Thirty feet below Atlantic Avenue, a star is rising.
With a recent appearance on CNN, as well as ABC News, urban explorer and tunnel maven Bob Diamond is now attracting a national audience. And a feature−length documentary on his exploits is garnering the attention of several major networks, including The National Geographic Channel, according to Jerry Kolber, the film’s producer.
But the bright lights don’t seem to faze Diamond. The founder and president of the Brooklyn Historic Railway Association (BHRA), and re−discoverer of the tunnel on Atlantic Avenue between Hicks and Court Streets, is taking his latest star turn in stride. “It hasn’t been overwhelming, it’s been gratifying and long−awaited,” Diamond said. “It’s a lot of fun that the history of the tunnel is the subject of so much interest.”
Diamond is used to the fame — his travails and triumphs have been chronicled in this newspaper for years.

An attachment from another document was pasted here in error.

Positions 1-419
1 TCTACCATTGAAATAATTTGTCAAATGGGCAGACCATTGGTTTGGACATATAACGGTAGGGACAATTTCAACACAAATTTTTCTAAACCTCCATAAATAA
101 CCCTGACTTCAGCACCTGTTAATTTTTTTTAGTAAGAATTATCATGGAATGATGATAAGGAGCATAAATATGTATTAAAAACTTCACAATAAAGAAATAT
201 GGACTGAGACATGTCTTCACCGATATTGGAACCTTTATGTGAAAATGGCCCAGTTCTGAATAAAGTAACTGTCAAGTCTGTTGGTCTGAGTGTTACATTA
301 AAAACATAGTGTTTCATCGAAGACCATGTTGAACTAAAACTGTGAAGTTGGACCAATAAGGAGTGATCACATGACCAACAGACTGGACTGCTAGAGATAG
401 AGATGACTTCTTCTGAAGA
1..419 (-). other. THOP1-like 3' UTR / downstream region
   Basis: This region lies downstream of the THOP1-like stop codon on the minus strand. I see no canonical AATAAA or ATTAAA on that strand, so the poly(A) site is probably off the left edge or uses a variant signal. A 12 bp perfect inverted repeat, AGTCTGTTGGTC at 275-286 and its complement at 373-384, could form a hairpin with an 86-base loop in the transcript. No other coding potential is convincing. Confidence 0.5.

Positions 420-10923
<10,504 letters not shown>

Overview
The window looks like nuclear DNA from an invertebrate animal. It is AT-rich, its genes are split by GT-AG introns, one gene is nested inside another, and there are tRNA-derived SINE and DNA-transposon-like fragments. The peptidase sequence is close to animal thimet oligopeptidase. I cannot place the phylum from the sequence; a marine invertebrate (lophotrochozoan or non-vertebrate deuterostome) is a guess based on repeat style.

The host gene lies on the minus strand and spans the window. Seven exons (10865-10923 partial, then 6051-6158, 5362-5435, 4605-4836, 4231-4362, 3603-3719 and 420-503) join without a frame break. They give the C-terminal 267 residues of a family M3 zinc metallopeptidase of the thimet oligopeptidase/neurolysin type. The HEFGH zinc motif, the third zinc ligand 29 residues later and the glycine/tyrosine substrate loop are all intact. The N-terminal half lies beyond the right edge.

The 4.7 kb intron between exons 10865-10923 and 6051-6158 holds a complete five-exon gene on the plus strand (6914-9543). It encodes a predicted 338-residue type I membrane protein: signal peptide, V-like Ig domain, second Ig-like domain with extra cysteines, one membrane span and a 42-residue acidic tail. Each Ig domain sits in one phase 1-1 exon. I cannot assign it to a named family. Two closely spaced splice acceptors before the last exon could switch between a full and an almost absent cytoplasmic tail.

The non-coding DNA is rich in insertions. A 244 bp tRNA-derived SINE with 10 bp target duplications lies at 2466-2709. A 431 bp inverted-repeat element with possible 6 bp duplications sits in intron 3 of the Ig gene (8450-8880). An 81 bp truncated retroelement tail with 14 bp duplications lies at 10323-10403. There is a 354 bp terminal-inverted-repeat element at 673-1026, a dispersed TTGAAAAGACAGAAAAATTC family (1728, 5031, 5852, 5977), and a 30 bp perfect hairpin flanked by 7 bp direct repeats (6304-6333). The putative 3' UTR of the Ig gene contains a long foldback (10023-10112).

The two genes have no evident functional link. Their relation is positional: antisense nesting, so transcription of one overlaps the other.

The tunnel, built in 1844 as a route between New York Harbor and Boston, was sealed up and abandoned in 1861. Diamond’s belief is that an old steam locomotive is buried within one of the tunnel walls. Because acetylene torches were not yet available to dismantle the locomotives, they were often buried underground, he noted.
Kolber said national interest in Diamond is not a surprise. “Once people hear about him, they want to know more,” he said. “The same thing that made us want to make the film is making the national news outlets want to know more.” Kolber is anticipating a deal in the next few weeks. The film could be ready by the end of the year, he said.
While the Department of Transportation recently turned down Diamond’s petition to dig for the steam locomotive, Kolber said he plans to make a “persuasive case” that a dig will be good for the city, “and for American history.”
If nothing is behind the wall, Kolber said, so be it. “Not every story has a happy ending,” he said.